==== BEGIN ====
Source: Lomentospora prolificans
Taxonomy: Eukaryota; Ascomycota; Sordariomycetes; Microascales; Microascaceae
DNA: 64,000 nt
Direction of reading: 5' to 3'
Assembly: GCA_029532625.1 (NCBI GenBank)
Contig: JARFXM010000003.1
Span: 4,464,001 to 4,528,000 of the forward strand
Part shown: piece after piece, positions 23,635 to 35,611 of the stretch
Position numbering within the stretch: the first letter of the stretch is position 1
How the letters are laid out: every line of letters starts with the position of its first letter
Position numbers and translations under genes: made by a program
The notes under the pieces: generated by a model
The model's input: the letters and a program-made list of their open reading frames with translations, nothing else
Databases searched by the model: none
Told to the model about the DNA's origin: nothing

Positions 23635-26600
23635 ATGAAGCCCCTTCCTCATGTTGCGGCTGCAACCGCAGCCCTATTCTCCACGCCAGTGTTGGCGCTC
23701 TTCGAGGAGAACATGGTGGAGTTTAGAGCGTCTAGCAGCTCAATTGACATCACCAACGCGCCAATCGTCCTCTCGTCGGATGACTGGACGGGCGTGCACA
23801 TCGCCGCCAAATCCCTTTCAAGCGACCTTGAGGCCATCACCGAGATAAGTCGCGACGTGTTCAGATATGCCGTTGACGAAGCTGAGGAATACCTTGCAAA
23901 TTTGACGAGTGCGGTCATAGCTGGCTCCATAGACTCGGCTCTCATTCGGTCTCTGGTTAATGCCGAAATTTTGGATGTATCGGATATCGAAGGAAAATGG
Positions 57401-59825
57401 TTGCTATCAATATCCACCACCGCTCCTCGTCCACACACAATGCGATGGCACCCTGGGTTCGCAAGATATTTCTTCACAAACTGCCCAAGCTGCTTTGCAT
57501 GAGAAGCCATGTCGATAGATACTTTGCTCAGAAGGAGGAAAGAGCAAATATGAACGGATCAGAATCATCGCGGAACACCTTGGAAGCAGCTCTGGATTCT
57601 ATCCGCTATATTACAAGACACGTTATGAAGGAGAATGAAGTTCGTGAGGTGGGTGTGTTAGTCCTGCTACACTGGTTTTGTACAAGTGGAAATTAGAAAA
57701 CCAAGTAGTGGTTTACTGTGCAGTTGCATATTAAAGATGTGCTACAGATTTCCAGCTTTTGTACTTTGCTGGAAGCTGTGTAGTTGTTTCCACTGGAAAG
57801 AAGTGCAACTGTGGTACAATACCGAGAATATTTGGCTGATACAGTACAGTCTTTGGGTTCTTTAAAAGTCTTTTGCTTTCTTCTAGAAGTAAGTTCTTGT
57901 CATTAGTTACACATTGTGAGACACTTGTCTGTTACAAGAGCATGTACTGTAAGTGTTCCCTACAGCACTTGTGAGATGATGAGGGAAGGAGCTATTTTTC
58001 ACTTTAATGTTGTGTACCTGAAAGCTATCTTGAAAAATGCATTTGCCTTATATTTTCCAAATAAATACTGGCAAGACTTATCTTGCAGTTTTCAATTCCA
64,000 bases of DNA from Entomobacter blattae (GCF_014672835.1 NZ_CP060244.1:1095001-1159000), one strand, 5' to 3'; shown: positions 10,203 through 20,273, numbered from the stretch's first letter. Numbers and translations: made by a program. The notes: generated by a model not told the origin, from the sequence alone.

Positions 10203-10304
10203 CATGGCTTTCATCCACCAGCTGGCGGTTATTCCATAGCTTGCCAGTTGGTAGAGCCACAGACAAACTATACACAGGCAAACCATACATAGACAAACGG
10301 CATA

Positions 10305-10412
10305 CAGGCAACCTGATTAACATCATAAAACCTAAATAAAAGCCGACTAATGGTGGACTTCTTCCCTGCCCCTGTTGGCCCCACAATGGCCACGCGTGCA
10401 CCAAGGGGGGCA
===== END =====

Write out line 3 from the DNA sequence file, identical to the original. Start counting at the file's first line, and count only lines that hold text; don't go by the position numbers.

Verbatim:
DNA: 64,000 nt